Steven White

Steven White is a former TAP Online intern. He blogs at stevenwhite.typepad.com.

Recent Articles

THE PARANOID STYLE...

THE PARANOID STYLE OF PATRIOTIC POPULISM. Chris Hayes ' new article in The Nation about the mythical NAFTA Superhighway's populist backlash is interesting both for its exploration of the politics of paranoia and the nuanced manner in which Hayes approaches his subject: In his essay "The Paranoid Style in American Politics," Richard Hofstadter famously sketched the contours of the American tradition of folk conspiracy--a tradition that has, at different times, seen its enemy in Masons, Jesuits, immigrants, Jews and Eastern bankers. There's certainly a strong continuity between that tradition and the populist/nationalist ire that drives the NAFTA highway myth. Hofstadter's original essay was motivated in part by the activities of the John Birch Society, which today is one of the leading purveyors of the highway myth. But there's something more. The myth of the NAFTA Superhighway persists and grows because it taps into deeply felt anxieties about the dizzying dislocations of twenty-first...

GOD, GUNS, AND ABORTION (AND RUDY GIULIANI).

GOD, GUNS, AND ABORTION (AND RUDY GIULIANI). Peter J. Boyer 's examination of Rudy Giuliani 's surprisingly successful bid for conservative voters is a pretty interesting read. It starts off in South Carolina: The lobby opens at either end to the state’s two legislative chambers, which, in March, ratified an amendment to the state constitution that bans not only gay marriage but gay civil unions. That month, the state house of representatives also passed a bill requiring any woman considering abortion to reflect upon an ultrasound image of the fetus. It was here that Rudolph Giuliani, New York’s thrice-married, anti-gun, pro-gay, pro-choice former mayor, found himself one morning in April, in what appeared to be a critical moment in his young campaign for the Republican Presidential nomination. The previous day, during a campaign stop in Florida, he was asked by CNN’s Dana Bash if he supported the public funding of abortions. Giuliani seemed flustered by the question and finally...

THE TWO SIDES OF AMERICAN POPULISM.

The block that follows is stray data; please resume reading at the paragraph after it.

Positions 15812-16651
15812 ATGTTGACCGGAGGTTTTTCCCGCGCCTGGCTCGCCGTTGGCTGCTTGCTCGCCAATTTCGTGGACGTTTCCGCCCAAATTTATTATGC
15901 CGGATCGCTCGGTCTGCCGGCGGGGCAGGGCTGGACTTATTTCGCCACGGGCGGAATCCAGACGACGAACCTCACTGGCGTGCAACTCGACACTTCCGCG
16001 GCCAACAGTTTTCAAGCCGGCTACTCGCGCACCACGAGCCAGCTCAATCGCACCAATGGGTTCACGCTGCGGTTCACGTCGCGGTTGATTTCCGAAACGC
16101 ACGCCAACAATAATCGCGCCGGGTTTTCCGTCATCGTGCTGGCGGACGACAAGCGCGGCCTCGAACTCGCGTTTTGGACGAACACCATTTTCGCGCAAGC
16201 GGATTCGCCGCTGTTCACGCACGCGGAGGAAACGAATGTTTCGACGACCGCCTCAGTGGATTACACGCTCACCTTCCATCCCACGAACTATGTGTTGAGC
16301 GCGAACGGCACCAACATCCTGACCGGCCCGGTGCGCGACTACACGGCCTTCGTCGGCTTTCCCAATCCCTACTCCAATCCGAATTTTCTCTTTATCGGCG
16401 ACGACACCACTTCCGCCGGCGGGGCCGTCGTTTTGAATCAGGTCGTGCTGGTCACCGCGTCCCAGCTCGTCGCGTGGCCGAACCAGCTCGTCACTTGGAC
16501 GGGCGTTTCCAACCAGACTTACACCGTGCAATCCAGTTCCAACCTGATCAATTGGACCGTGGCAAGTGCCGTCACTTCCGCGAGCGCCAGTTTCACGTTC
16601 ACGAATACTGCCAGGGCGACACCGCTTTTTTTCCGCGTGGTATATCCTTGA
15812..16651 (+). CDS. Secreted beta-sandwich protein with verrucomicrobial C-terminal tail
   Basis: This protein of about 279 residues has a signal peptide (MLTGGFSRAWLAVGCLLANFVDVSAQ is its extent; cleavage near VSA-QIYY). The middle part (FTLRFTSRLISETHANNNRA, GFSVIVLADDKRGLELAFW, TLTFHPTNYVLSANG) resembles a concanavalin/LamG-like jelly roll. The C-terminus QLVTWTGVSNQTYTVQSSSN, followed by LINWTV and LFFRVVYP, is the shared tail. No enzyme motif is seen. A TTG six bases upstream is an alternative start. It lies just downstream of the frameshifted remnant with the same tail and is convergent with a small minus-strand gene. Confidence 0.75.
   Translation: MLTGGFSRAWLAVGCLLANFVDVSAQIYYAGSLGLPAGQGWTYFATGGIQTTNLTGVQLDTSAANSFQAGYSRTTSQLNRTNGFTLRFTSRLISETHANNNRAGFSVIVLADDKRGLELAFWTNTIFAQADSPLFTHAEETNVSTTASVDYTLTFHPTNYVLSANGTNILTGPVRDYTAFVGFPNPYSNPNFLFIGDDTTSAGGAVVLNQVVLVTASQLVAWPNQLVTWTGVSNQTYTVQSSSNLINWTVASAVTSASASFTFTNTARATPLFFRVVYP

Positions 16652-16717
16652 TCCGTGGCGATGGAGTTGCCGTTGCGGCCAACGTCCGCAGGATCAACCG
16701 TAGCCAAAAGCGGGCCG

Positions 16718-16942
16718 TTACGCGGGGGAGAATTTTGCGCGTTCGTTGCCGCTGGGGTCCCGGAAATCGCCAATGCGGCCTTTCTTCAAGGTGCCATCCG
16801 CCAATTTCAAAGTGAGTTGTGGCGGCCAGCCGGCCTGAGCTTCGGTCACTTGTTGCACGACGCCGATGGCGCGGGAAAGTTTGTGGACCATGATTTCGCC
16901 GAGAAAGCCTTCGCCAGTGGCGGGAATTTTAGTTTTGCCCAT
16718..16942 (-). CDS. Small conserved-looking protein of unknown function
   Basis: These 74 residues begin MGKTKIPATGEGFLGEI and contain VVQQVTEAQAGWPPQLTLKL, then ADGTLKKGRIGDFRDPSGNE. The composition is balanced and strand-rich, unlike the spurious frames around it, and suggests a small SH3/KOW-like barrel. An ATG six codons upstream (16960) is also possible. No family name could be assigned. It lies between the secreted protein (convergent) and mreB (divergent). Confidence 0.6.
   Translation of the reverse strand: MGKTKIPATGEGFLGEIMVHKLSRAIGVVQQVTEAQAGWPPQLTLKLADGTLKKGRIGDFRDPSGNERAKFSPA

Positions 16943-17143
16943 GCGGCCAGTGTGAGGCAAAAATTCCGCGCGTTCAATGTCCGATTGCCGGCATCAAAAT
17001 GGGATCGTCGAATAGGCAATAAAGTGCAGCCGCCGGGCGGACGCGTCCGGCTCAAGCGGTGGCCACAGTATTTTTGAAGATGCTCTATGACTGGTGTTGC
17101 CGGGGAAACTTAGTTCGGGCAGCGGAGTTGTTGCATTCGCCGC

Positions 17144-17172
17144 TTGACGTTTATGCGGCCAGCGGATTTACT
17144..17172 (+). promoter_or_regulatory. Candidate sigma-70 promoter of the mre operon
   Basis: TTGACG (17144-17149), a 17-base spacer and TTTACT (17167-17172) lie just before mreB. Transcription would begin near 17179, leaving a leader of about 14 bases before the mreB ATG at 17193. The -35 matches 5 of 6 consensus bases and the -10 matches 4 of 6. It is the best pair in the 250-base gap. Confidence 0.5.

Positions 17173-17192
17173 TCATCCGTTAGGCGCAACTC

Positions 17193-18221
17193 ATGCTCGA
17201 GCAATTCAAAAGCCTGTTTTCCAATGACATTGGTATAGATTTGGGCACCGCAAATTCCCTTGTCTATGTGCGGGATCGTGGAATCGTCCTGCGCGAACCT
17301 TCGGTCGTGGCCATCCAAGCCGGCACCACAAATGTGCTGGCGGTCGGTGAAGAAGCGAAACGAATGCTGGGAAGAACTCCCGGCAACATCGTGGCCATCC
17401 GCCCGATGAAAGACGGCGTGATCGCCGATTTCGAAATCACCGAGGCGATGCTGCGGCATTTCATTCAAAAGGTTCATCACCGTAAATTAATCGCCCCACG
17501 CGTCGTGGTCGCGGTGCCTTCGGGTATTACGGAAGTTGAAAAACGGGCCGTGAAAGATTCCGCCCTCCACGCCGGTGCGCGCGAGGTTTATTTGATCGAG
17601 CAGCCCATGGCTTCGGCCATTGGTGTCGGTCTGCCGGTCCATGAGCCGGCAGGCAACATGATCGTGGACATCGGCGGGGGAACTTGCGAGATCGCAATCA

THE TWO SIDES OF AMERICAN POPULISM. I think Yuval Levin is mostly correct when he writes , "Populism for most of American history has tended to be very culturally conservative, and indeed the poor (or 'the common folks' to whom populism is generally directed) have tended to be cultural conservatives." This is an interesting starting point for a discussion of contemporary Democratic populism. "Popular struggles," David Peal aptly wrote, "can only be created out of existing cultural materials." Populism's power is derived from the fact that it can be used to challenge dominant social structures by using already-present beliefs and sentiments. Hence, economic populism is a powerful way to address social inequality because it amplifies a preexisting "us" and "them" dichotomy, pushing it to the forefront. Poor workers might already resent their bosses, for example, but are not normally pushed far enough to do anything about it. Minds don't have to be radically changed for populist protest...

TAP: AS BAD...

TAP : AS BAD AS SCOTT BEAUCHAMP. Who, it turned out, wasn't actually so bad. But such trivial details do not hinder bastions of conservative intellect like the National Review's blog from denigrating another liberal source: The American Prospect . In fact. "As the Beauchamp scandal winds down," Michael Rubin writes , "it's important to realize that outright fabrication for the sake of politics is not uncommon." Apparently Mark Goldberg made fun of him in The Prospect a few years ago. Being a tad sensitive, Rubin claims that "his lack of integrity marks any publication for which he writes." Then there's some bit about Robert Dreyfuss and a strange line where he calls TAP "advocacy journalism" in a derogatory tone. Peculiar, since the last I recall, NR doesn't exactly claim objectivity. UPDATE: Goldberg defends himself here . --Steven White

DUKES OF JIHADIST HAZZARD.

DUKES OF JIHADIST HAZZARD. Two Muslim men were pulled over Saturday in South Carolina because they were speeding. News sources report : DeWitt said the men were pulled over Saturday night on U.S. Highway 176 while driving more than 60 mph in a 45-mph zone. When an officer approached the car, he saw one of them men fold a laptop computer, which the officer believed was suspicious, DeWitt said. The officer asked them if he could search the car, which the men agreed to. When he asked if there was anything in the car he should know about, the men said there were fireworks in the trunk. DeWitt declined to say this morning exactly what was found in the trunk. However, the FBI has already said the men are not suspected of orchestrating a terrorist plot. The Tampa chapter of CAIR thinks the materials found were just fireworks, and that the two men were simply on a roadtrip to North Carolina. Of course, this sort of thing is just bait for certain people on the right to go off on full scale...

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